History of the Text
Wuthering Heights’s Publication History: Compared to most Victorian novels, Wuthering Heights underwent an unusual publication history. First, it was not serialized in a magazine like many Victorian novels at the time. Second, its initial publication was haphazard and rushed, because Emily Brontë’s publisher wanted to capitalize on the popularity of Jane Eyre, which Charlotte Brontë had published a month beforehand. Finally, several key changes were made to the 1850 edition three years later—and not by Emily Brontë herself.
- 1847 Edition: The first edition of Wuthering Heights was published under the pseudonym Ellis Bell. The novel was distributed as part of a three-volume set with Anne Brontë’s Agnes Grey by publisher Thomas Cautley Newby in 1847. Wuthering Heights occupied two volumes, while Agnes Grey occupied one. The novel sold very few copies, possibly owing to the dismal reviews it received. The success of Charlotte’s Jane Eyre may have influenced Cautley Newby’s decision to release Emily and Anne’s novels together in a single set of volumes.
- Charlotte Brontë and the 1850 Edition: In 1850, less than two years after Emily Brontë’s death, Charlotte Brontë edited the original manuscript of Wuthering Heights and released it as a second edition with Anne Brontë’s Agnes Grey. In her preface, Charlotte tries to convince readers that Ellis, Anton, and Currer Bell are not the same author—as was suspected, even after she addressed the rumors in the preface to the third edition of Jane Eyre. She goes on to reveal that Ellis, Anton, and Currer are in fact all sisters, and that they wrote under male pseudonyms because “we had a vague impression that authoresses are liable to be looked on with prejudice.”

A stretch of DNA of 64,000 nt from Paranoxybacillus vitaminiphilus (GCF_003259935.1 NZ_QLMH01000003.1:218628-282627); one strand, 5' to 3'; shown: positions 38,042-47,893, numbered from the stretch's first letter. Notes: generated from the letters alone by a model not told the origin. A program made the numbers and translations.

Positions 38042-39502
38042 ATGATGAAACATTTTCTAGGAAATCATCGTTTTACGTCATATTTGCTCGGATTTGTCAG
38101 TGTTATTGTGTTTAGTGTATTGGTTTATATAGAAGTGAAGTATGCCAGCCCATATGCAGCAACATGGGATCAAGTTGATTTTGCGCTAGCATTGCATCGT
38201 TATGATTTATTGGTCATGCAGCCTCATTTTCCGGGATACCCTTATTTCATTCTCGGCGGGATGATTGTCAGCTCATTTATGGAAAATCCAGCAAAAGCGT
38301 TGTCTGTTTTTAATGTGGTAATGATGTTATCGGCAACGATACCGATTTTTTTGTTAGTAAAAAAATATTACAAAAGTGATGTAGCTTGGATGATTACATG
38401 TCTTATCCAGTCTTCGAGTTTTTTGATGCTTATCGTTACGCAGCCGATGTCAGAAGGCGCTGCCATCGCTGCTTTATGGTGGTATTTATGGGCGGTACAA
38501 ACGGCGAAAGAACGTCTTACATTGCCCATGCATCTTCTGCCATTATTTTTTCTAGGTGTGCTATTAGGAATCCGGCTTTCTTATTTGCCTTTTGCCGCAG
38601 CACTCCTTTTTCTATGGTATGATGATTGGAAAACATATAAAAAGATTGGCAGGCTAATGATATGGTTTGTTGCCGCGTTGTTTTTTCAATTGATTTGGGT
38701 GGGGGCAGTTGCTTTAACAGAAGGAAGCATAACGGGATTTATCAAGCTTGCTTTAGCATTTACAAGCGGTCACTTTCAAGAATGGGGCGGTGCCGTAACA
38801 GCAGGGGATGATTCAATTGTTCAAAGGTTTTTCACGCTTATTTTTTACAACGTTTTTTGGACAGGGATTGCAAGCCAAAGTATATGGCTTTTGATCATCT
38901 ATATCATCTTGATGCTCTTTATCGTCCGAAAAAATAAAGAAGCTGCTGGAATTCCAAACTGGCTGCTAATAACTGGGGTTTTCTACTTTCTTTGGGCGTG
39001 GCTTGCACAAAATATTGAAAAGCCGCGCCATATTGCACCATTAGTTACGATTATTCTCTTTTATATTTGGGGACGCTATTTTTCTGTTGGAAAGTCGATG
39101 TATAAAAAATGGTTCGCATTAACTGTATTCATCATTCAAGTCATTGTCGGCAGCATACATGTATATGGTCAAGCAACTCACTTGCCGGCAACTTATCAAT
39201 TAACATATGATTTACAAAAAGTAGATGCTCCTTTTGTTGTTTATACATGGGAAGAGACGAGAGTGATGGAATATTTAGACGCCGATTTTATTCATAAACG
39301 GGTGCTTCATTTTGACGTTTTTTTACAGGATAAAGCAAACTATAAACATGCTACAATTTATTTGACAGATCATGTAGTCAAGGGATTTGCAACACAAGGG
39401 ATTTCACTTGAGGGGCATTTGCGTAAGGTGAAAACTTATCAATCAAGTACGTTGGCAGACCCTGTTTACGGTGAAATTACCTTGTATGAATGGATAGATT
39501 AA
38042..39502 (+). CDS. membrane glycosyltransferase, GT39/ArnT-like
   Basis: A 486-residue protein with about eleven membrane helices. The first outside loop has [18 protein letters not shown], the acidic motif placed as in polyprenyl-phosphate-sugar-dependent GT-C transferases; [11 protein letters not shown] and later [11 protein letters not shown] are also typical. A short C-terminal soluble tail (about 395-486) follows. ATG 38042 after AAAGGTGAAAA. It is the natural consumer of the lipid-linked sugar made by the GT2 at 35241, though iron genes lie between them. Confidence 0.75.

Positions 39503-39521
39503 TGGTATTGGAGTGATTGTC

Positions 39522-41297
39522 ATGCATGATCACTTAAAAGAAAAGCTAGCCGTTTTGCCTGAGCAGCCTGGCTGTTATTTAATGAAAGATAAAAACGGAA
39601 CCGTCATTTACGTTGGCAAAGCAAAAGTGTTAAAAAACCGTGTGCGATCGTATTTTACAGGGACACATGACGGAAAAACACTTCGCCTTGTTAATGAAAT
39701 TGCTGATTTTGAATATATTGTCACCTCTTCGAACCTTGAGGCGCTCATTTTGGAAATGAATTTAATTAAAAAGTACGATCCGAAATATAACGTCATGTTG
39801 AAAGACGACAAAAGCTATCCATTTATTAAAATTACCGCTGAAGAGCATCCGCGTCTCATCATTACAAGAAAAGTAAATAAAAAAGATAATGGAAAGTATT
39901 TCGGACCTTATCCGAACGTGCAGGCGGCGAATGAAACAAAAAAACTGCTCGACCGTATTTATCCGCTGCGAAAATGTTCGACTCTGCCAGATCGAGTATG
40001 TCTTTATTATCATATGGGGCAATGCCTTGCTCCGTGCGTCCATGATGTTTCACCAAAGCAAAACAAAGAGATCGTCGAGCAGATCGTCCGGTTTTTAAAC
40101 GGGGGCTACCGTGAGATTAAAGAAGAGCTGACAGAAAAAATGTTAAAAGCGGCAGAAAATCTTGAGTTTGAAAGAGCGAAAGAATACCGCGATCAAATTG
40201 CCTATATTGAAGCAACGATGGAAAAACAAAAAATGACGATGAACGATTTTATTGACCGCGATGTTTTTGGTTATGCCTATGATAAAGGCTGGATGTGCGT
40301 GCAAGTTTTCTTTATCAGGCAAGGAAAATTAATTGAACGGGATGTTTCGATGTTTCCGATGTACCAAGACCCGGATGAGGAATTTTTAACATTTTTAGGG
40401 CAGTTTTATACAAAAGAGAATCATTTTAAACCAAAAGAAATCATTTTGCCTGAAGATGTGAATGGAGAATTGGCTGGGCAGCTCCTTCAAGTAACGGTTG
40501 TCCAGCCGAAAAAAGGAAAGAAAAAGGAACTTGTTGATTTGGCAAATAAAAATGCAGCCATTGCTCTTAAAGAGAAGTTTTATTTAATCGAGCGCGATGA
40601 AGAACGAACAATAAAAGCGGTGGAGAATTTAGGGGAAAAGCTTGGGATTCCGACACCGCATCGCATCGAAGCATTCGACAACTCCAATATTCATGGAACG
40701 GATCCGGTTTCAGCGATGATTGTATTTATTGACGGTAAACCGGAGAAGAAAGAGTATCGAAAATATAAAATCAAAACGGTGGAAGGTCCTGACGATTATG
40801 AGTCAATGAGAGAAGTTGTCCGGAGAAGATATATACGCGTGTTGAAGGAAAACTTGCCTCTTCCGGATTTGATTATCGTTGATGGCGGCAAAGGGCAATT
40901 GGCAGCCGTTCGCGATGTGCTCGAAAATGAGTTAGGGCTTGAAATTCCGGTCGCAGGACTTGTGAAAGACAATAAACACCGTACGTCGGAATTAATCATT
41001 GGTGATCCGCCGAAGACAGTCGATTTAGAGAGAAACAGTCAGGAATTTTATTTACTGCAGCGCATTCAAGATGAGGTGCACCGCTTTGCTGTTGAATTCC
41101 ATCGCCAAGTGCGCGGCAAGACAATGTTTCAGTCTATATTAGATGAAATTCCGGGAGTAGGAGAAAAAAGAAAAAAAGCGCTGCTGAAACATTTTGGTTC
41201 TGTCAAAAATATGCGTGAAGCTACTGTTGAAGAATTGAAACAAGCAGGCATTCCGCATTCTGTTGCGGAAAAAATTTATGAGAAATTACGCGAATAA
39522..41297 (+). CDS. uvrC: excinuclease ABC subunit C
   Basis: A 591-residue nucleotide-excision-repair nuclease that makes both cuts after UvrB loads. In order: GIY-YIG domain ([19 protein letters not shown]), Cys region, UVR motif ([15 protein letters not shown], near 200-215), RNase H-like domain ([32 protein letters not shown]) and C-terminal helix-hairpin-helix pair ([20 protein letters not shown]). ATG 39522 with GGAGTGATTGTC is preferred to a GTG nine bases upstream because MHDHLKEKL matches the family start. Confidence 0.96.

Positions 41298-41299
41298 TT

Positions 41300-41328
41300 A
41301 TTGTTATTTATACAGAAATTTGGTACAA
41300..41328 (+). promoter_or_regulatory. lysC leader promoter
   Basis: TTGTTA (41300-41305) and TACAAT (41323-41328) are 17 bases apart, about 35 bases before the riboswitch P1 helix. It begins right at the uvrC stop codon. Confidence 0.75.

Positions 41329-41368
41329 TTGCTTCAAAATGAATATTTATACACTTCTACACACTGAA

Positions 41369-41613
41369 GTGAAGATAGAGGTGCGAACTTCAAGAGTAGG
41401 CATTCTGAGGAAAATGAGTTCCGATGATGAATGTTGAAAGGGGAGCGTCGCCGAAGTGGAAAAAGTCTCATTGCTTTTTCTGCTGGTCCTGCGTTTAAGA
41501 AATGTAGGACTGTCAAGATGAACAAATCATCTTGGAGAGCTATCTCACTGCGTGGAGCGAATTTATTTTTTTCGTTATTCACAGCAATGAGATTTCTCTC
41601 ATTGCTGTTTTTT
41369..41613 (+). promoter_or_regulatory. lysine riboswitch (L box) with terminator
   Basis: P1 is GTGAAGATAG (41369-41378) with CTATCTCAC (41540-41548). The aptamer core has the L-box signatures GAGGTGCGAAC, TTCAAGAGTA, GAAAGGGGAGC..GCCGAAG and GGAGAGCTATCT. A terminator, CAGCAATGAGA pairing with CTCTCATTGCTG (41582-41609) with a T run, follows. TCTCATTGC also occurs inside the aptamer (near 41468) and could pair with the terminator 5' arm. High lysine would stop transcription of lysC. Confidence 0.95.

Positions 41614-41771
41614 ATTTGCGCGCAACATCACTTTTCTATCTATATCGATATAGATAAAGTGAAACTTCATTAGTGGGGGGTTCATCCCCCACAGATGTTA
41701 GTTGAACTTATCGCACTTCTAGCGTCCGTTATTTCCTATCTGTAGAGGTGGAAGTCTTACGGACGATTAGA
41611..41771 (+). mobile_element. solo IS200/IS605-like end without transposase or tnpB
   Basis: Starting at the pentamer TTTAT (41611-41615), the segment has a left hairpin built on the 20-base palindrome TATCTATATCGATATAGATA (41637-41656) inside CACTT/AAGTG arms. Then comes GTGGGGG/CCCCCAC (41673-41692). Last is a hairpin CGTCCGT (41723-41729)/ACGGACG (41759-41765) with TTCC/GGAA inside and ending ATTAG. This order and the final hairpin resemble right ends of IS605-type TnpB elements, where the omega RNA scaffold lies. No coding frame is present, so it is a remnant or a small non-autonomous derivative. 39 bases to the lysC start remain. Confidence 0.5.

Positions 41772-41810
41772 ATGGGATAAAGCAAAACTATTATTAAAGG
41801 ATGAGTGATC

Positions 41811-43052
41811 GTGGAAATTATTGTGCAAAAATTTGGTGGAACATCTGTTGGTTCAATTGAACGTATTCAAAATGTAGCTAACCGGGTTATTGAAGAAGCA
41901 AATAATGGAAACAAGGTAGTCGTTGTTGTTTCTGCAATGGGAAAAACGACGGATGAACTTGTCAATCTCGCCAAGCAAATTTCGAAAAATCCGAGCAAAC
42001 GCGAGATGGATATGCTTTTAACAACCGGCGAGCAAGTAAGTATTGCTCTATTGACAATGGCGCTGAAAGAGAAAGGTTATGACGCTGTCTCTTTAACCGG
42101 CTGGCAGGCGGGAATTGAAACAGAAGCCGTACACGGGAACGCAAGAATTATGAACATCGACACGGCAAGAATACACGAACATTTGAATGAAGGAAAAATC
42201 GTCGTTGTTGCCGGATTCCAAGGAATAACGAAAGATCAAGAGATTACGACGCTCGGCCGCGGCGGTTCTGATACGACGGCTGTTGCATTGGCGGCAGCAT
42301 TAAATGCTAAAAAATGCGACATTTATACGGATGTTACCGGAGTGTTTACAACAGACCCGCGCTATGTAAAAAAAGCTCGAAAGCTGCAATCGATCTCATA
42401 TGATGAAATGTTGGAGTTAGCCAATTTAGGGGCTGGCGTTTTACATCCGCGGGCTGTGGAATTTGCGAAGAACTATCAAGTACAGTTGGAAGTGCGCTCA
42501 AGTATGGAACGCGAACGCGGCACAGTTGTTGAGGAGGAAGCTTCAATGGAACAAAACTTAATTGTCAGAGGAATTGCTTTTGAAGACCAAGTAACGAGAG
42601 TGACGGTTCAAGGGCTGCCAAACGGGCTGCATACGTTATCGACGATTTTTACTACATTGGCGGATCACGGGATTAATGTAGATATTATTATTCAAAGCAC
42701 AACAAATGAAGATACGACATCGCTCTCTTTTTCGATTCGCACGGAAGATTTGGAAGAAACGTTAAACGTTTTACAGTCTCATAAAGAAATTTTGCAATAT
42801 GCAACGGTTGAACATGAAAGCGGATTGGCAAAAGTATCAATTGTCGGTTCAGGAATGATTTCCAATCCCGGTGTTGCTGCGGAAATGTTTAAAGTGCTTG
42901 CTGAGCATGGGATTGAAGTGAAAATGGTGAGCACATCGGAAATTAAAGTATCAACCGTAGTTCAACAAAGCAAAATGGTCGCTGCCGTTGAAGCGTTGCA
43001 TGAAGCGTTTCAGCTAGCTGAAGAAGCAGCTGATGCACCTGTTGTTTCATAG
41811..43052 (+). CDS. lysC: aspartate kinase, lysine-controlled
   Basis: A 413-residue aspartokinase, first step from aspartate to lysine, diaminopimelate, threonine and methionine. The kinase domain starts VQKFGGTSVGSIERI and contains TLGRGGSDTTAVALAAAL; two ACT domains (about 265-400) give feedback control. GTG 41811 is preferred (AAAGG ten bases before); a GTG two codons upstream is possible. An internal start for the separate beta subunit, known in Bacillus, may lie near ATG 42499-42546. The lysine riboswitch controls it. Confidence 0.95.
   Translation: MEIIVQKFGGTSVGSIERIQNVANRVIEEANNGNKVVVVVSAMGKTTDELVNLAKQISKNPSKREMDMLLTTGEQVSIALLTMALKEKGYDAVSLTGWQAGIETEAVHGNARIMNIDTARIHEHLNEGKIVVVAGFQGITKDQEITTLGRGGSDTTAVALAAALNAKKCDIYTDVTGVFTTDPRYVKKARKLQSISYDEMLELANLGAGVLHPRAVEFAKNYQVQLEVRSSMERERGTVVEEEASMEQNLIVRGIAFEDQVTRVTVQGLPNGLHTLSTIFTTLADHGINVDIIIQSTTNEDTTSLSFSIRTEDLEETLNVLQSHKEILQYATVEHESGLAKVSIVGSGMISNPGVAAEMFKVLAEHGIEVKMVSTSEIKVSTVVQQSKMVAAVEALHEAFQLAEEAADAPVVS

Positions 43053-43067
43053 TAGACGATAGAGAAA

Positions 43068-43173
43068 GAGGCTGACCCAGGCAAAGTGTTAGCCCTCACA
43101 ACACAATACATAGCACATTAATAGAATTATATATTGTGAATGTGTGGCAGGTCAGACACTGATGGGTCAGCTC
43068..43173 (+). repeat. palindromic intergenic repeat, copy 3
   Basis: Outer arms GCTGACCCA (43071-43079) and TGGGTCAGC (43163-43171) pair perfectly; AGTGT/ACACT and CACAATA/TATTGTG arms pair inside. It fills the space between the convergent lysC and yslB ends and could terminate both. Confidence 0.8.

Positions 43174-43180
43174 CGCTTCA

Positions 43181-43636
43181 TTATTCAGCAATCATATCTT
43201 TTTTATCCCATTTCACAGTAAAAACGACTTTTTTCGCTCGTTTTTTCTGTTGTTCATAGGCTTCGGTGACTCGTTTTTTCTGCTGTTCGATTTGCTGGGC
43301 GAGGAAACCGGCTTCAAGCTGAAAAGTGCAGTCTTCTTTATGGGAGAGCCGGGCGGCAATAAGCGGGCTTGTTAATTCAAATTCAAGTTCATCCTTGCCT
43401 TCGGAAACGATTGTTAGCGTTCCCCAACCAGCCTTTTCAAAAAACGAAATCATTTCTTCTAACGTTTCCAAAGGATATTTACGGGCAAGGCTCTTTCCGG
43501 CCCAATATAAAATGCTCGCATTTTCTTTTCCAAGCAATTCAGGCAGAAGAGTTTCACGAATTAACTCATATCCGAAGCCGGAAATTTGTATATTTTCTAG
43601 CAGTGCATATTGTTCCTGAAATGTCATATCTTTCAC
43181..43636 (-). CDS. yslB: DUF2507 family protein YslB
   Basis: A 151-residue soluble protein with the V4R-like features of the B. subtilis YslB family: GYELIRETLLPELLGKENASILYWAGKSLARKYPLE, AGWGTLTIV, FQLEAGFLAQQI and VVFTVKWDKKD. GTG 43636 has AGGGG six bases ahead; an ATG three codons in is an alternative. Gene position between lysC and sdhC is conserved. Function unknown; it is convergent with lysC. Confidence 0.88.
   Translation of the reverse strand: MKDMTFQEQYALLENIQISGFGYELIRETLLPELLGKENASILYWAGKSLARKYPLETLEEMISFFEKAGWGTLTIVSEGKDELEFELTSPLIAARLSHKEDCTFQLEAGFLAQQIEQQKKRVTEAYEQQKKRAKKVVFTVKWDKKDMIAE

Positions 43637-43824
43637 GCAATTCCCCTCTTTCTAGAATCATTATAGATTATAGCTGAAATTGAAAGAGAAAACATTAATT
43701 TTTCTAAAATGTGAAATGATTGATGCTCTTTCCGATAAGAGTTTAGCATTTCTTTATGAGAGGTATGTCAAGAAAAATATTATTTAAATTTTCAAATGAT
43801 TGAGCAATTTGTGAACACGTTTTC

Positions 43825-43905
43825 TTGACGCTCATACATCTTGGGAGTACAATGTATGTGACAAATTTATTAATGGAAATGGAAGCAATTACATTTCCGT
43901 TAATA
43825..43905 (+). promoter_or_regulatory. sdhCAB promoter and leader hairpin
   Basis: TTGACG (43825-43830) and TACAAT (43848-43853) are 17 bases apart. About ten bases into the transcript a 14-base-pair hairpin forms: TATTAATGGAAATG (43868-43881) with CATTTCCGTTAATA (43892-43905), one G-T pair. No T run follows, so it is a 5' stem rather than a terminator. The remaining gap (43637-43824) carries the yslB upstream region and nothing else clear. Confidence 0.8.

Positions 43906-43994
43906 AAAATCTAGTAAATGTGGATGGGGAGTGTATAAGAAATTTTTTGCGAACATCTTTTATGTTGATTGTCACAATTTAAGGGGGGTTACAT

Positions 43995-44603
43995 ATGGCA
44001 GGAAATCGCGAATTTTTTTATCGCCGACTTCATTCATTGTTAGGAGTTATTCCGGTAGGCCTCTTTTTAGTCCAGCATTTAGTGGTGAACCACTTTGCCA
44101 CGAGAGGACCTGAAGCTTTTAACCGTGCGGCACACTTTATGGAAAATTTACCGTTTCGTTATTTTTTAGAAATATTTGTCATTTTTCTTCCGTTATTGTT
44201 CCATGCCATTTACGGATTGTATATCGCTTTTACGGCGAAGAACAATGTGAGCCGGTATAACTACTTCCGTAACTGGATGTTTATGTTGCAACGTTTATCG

Literary Predecessors and Influences: As a Victorian novel, Wuthering Heights was strongly influenced by gothic and Romantic literature.
- Novel: By the time Brontë wrote Wuthering Heights , novels were immensely popular among the general public. Nevertheless, the novel as a form was still relatively new and considered inferior to serious and traditional literary forms, such as poetry and academic histories. However, novels, which sprang from medieval and early...
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